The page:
This week, we celebrated Business Women’s Day. Established in 1986 through a resolution in Congress, this annual “holiday”–recognized in the United States on September 22–is meant to recognize women in the work force and celebrate their contributions to the American economy. While women are still lacking in certain sectors of the corporate world and the wage gap persists, women have made great strides in the right direction year by year since the holiday’s inception.
In honor of Business Women’s Day, here is a highlight of five women who capture the spirit of this special day:
1. Rosalind Brewer – President and CEO, Sam‘s Club
You may be surprised to hear that Brewer began her career with Sam’s Club as a scientist, having majored in Chemistry at Spelman College. Since becoming CEO, Brewer has implemented a growth strategy focused on technology innovation and club expansion for the $56.4 billion revenue arm of Walmart. As the first woman and African-American to hold the position of President for a Walmart division, Brewer is an example that taking the road less traveled is not a deterrent, but rather a means of paving your own way for success.
2. Kathy Hannan – National Managing Partner of Diversity and Corporate Responsibility, KPMG
Appointed to her position at KPMG in 2009, Hannan has championed for diversity in the male dominated field of accounting since day one. Among her responsibilities is ensuring that all of the firm’s managers participate in cross-cultural mentoring programs. Hannan believes mentorship “creates a framework that encourages and facilitates relationship-building and trust,” and has used such programs to further diversify the company.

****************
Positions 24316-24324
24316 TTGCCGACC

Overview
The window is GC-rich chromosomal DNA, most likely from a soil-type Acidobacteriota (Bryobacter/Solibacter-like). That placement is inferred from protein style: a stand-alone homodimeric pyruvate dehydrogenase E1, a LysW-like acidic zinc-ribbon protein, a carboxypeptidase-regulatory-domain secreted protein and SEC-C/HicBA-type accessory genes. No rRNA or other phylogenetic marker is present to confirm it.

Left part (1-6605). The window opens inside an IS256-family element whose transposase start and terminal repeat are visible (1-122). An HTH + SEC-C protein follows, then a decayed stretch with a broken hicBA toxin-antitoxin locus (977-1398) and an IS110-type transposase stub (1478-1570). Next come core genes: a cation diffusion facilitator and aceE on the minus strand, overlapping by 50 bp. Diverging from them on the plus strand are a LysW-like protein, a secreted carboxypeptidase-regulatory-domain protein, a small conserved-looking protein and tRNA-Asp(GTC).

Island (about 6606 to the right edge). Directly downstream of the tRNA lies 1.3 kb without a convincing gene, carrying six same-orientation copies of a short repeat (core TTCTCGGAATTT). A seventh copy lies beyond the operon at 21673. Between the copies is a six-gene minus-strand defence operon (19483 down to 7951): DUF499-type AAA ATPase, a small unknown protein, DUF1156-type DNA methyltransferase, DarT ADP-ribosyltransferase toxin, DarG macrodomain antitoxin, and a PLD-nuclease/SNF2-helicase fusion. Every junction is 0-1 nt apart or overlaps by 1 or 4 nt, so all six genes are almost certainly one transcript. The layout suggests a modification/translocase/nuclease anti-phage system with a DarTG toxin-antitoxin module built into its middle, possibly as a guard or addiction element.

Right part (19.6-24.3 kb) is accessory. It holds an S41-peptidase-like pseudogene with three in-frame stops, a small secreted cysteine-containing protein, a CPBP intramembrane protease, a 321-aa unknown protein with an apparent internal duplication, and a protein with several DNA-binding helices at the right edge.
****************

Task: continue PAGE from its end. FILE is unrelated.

3. Judy Dlugacz – Founder and CEO, Olivia.com
Founded in 1973, Dlugacz’s company Olivia has evolved into one of the largest lesbian-specific travel companies around. Dlugacz founded Olivia as a record company focused on featuring local female artists. By 1990, she expanded her company into the travel business, catering specifically to lesbian women. With revenue topping $20 million in 2012, Olivia is not only successful, but also fosters a welcoming travel community for women across the world, which Dlugacz achieved by keeping the female market in mind when developing her business.
4. Marissa Mayer – President and CEO, Yahoo!
Mayer is making waves for both Yahoo! and women in business. On the same day Yahoo announced Mayer as CEO, she revealed that she was expecting and fully intended to work soon after giving birth. (She later implemented more flexible maternity leave policies for employees.) During her first year at Yahoo, the company introduced a modern, redesigned logo and released a number of new mobile applications, and site visits went up 20% from last year. Not bad for Yahoo’s youngest CEO.
5. Kiran Mazumdar-Shaw – Chairman and Managing Director, Biocon
While this holiday technically celebrates American Business Women, there are some inspiring individuals working on the international front. Take Mazumdar-Shaw, for example, who has been called the first “biotech entrepreneur” in her native India. She certainly captures the entrepreneurial spirit: she founded her biotechnology company Biocon when she was just 25, and has since become India’s wealthiest self-made businesswoman. Now, Mazumdar-Shaw’s company is focused on making pharmaceutical drugs more affordable for the world, alongside philanthropic efforts to provide health clinics in areas of India most in need.
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